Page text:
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2014 Writing Income

About seven years ago, I started doing a yearly blog post on my annual writing income. Yeah, it’s a weird and sometimes uncomfortable thing to talk about, but I also think it’s important to get some facts out there. It’s hard to get any real data on what authors earn, where the income comes from, and so on. Of course, I’m only one data point, so don’t go drawing any broad conclusions. But one is better than none, eh? And I’ll link to any other authors I see posting similar info. My background: I’m a U.S. author and have been writing science fiction and fantasy since 1995. My first novel with a major publisher came out in 2006. Since then, I’ve been averaging about one book/year. I have a few short collections and one odd novel project that I’ve self-published, but I’m primarily published through a traditional/commercial/whatever-you-want-to-call-it publisher. I’ve also got about fifty published short stories. I’ve hit the Locus bestseller lists, but I’ve never made the New York Times or USA Today lists. I still work a full-time day job, and I’ve got two kids at home, which means I probably devote about 20 hours/week to the writing career. My income posts from previous years are here: 2007, 2008, 2009, 2010, 2011, 2012, 2013. 2014 Income - Cumulative 2014 was a good year. Not my best, but I didn’t expect it to be — I had sold three books in 2013, and spent the next year actually writing two of them. This means I got a chunk of all three advances in 2013, but the rest of the money will be spread out through 2014 and 2015. All total, I earned $50,900 as a writer last year. This is after my agent takes his commission, but before expenses and taxes. Here’s how it roughly breaks down:

  • Novels (U.S.) – $39,840
  • Novels (Foreign) – $4130
  • Self-published Work – $1400
  • Short Fiction & Nonfiction – $2300
  • Other – $3200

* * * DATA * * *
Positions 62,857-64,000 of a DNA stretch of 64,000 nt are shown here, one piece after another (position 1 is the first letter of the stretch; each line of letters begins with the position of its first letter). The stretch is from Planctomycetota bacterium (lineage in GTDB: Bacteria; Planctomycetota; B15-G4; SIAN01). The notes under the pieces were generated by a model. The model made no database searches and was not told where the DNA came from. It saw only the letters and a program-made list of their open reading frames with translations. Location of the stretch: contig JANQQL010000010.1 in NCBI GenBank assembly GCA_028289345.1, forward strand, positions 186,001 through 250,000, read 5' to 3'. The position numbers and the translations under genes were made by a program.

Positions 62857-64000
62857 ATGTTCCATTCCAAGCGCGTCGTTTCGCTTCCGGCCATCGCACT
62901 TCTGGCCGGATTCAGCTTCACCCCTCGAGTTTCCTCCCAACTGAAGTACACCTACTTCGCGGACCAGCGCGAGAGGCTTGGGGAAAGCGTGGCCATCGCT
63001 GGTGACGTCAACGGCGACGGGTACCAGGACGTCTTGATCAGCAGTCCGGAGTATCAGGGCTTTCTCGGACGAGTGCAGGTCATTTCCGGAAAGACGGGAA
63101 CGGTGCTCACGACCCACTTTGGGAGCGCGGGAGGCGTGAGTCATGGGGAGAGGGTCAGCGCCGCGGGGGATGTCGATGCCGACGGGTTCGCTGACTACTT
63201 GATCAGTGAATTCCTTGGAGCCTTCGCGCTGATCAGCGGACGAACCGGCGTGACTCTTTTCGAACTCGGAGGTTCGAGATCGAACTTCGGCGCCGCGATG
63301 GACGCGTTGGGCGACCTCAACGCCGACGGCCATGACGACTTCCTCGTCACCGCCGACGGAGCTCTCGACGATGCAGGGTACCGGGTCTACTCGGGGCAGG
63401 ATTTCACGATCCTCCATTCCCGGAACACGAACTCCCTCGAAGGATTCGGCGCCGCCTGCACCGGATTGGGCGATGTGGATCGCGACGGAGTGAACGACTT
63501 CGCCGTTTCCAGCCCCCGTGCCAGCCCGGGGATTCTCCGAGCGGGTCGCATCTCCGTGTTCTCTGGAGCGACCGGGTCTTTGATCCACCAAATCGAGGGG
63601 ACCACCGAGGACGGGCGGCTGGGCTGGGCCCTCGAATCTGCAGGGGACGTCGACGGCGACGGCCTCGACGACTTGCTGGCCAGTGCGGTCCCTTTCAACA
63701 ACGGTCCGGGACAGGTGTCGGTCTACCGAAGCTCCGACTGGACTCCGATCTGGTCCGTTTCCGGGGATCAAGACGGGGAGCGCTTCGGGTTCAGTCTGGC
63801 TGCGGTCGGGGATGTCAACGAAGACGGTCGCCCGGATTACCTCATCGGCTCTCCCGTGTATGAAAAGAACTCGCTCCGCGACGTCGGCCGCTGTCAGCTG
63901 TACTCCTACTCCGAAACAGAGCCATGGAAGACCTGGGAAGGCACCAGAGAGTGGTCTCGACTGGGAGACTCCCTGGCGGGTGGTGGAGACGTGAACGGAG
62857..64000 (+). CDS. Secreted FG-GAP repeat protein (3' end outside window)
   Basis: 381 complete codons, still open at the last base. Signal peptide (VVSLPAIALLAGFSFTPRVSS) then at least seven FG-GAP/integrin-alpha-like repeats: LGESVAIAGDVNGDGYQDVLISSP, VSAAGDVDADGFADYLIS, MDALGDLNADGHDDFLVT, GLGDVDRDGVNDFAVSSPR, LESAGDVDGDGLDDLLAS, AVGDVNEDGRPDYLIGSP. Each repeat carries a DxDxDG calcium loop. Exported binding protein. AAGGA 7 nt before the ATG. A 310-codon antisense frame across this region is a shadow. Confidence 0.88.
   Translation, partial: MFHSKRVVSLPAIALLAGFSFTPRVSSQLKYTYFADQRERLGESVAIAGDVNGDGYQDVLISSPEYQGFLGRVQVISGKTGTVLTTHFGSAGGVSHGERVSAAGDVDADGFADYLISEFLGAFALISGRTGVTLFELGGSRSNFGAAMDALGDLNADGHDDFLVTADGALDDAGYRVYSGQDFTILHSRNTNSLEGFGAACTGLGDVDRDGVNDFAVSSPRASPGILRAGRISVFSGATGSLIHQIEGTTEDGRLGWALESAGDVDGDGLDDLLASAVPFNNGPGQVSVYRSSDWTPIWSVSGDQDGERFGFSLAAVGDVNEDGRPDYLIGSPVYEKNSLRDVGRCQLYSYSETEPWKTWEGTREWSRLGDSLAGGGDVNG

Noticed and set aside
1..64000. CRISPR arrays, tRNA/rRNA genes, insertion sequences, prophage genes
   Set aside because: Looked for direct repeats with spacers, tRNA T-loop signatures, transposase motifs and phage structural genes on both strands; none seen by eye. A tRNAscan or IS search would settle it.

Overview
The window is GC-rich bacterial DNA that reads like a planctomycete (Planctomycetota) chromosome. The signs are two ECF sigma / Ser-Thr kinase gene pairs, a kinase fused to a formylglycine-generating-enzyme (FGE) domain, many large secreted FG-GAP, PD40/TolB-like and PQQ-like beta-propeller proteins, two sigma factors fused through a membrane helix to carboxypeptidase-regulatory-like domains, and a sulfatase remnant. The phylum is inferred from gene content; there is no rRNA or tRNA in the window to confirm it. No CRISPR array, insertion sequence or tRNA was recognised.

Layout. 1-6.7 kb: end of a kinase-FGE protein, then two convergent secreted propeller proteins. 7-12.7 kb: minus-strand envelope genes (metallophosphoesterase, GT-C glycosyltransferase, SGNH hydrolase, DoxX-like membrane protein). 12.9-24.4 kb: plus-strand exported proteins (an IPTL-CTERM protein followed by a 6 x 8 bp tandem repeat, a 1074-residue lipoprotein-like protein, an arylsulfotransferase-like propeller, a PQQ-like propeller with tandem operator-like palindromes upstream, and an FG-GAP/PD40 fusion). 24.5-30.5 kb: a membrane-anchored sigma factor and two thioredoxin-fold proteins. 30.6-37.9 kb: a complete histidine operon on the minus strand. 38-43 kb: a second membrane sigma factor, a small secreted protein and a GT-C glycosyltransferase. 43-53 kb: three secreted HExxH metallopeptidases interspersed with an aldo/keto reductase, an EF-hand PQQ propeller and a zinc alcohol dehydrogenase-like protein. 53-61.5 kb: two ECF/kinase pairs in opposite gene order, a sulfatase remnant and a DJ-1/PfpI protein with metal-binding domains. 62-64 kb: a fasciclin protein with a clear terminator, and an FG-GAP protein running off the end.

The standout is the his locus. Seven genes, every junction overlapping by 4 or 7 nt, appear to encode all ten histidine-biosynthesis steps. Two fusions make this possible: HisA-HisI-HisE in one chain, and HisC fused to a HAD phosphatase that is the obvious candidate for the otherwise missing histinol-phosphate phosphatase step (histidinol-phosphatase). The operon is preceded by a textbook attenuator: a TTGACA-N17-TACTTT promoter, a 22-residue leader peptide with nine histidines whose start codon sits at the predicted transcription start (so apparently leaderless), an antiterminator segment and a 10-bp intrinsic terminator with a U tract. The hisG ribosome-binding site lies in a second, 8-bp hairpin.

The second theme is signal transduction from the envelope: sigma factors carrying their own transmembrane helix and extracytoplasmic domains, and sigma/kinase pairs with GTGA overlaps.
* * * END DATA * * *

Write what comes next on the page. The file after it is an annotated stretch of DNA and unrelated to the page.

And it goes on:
2014 Income Breakdown The “Other” category includes the advance for The Goblin Master’s Grimoire, my short story collection from ISFiC Press, as well as things like honorarium payments for speaking engagements, a T-shirt royalty payment, and other miscellanea. Expenses for the year were probably between $3000 and $4000. (I haven’t calculated everything yet.) Mileage and convention costs, primarily hotel rooms, were the largest chunk, followed by hiring an artist to do the cover for Rise of the Spider Goddess (which I haven’t yet seen any income for, since that book only came out last month). I also paid another artist to do the banner art for my website. I’m very happy with both of these decisions. In the “Novels (U.S.)” category, I’ve got nine books in print with DAW. (Number ten comes out on Tuesday, but that’s another blog post.) Looking back, all nine of those books have earned out their advances and are now paying royalties. Those royalties account for a little under half of the novels income in the U.S. I should also note that because DAW purchased English language rights, the accounting for the UK edition of the Magic ex Libris series flows through them, and gets counted as part of the U.S. deal’s income. Novel advances are generally broken down into multiple payments. For my most recent books, they’re split into an on-signing payment, delivery & acceptance, and publication. For Unbound and Revisionary, the on-publication payment is further split into hardcover and mass market. What this means is that in 2015, I can expect to see the hardcover on-publication payment for Unbound, the D&A on Revisionary, and the D&A and publication payments for the Secret Novel Project of Doom. Though the on-publication payment for that last might not show up until 2016, depending on when exactly the book comes out. I’m also hoping to pitch and sell some new books this year, which would hopefully bring in some on-signing money and make sure I’ve got authorial job security for another year or two. I hope this was useful, and I’m happy to answer questions. Here’s to a successful 2015 for all of us. ETA Related Posts: